In the prototype virtual reality systems of today, the images, sounds, and even tactile and other experiences are simulated and played for you so that your senses experience what would be experienced if what was before you were in fact real. This becomes a rather complicated and cumbersome process, especially when one considers touch, taste, and smell. In Gibson's future world of cyberspace, you connect your neural system into a system that bypasses your sense mechanisms—eyes, ears, tongue, nose, skin—and directly stimulates your neural system to create an experience.

It is conceivable that, having developed the technology that enables you to plug into cyberspace and directly experience another reality, it will also be possible to record your experience. Given such a recording, someone else can later connect into the system, play it back, and experience your experience directly, as if it were their own. This idea was the subject of Brainstorm, a film from 1983, the same year Gibson completed Neuromancer. In Brainstorm, experiences of flying jets, riding a roller coaster, and viewing Rio de Janeiro from above are seen as marketable products with applications in entertainment, education, and travel.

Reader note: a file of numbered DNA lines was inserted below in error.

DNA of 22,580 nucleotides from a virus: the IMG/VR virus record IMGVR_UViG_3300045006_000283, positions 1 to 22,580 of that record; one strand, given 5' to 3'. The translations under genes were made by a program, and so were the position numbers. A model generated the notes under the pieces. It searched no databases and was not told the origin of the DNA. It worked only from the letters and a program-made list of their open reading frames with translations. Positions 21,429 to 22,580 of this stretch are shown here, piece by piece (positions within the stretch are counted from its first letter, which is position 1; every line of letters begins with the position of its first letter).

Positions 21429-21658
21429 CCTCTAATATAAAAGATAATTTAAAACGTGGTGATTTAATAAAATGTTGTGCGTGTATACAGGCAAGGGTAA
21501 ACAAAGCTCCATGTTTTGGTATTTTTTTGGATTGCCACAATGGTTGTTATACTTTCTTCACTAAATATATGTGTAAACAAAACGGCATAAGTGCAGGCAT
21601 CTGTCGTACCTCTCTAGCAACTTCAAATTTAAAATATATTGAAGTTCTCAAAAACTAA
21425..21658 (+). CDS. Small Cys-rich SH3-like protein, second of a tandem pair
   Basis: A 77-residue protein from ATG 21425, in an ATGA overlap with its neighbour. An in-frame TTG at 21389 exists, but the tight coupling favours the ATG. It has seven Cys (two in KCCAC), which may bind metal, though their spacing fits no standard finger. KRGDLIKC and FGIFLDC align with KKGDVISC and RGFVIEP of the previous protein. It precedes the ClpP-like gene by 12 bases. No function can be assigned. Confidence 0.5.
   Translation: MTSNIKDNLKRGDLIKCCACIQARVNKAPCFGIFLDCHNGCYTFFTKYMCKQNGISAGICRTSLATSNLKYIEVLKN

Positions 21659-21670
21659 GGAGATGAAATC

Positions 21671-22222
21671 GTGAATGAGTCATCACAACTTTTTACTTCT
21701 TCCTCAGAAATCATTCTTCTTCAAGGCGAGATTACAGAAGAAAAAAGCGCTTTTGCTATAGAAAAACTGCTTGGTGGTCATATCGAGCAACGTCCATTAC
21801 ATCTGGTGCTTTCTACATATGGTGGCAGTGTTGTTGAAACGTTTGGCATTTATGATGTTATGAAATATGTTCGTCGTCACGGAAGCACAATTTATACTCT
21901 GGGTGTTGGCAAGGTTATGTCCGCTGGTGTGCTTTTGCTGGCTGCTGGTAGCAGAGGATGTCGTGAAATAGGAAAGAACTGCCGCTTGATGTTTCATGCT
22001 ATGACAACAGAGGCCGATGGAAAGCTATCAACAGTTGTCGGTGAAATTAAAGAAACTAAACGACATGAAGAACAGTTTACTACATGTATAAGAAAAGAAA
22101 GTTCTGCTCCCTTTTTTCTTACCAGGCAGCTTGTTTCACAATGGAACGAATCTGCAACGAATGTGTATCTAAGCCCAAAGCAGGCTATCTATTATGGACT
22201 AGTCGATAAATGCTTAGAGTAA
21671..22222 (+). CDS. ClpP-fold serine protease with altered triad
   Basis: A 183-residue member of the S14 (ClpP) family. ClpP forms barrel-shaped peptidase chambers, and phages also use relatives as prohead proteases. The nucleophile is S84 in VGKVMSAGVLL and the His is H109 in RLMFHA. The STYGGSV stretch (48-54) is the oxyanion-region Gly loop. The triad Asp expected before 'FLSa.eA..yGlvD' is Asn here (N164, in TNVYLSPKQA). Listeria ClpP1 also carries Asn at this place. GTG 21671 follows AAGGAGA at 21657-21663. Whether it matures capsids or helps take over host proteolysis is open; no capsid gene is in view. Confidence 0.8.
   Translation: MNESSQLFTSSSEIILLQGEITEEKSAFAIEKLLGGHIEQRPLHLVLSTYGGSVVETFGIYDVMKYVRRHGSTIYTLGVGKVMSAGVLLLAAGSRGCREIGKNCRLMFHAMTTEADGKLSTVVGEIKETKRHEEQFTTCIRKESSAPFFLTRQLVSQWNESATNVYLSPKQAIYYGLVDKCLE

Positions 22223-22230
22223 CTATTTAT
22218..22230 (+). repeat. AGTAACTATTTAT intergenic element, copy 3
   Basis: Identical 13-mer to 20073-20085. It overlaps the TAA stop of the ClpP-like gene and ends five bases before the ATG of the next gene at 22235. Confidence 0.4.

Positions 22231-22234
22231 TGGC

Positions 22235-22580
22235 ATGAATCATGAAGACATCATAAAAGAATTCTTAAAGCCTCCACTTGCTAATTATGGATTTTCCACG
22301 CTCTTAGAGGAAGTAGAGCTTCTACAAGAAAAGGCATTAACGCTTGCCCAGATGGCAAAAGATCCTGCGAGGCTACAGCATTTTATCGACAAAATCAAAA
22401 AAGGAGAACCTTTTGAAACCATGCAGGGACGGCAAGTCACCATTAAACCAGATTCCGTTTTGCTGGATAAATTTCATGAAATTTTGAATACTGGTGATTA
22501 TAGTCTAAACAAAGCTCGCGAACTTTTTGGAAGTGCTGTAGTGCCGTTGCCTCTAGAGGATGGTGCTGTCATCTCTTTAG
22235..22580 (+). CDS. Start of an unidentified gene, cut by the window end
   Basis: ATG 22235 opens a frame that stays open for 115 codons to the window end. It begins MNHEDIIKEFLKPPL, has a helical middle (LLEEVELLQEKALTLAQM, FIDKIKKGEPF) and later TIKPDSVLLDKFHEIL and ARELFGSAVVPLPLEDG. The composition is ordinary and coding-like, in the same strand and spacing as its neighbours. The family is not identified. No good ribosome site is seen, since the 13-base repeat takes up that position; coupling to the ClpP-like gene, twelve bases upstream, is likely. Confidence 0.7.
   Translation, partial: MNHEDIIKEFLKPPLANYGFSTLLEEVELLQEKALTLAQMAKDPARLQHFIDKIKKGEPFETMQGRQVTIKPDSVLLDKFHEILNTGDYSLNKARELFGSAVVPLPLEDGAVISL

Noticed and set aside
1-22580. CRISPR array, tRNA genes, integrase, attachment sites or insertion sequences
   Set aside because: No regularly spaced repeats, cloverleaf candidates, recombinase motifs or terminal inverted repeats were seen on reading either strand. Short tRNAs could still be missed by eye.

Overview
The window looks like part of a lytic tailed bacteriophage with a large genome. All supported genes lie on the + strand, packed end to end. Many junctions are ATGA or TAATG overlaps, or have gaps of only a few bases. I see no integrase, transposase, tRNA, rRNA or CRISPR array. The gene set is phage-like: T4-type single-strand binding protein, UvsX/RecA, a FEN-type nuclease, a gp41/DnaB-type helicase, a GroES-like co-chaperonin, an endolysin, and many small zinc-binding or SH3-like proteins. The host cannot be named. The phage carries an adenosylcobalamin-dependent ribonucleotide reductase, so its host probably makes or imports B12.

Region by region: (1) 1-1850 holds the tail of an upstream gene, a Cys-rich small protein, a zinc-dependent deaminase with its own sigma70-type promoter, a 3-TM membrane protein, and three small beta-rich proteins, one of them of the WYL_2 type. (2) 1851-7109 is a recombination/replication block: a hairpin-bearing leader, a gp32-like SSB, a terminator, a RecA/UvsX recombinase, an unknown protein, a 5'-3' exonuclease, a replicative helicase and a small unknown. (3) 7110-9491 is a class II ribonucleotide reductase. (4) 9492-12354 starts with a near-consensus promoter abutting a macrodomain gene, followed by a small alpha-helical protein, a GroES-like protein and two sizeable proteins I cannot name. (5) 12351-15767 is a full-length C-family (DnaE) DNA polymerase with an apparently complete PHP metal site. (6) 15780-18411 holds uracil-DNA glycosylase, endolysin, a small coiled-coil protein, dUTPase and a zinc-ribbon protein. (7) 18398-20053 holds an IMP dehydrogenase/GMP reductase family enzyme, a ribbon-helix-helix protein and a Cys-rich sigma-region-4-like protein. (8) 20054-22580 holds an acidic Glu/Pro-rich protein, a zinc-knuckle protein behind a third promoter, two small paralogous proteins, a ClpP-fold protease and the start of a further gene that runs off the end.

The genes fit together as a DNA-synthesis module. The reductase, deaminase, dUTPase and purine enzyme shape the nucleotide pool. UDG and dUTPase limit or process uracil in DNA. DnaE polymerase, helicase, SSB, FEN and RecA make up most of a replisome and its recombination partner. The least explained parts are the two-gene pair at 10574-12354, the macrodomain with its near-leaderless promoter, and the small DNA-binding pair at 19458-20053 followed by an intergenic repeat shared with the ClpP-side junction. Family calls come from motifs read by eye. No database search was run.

The new aesthetic:
Cyberspace is full of retro references. Digital artists are drawn to the past in terms of their references, their palate. their mood etc. Discarded images and artefacts are re-invigorated after they're scanned, layered, re-colourised and combined in new ways. Scanning and sampling are the digital equivalents of the hunter-gatherer lifestyle. No fixed address, hunting for and collecting resources during random explorations. Finding, liking (judging the usefulness) collecting/discarding fragments of memes, images, sounds from the previous times. Unlike the farmers who plant an idea and work it until it flowers to then harvest it and commodity it.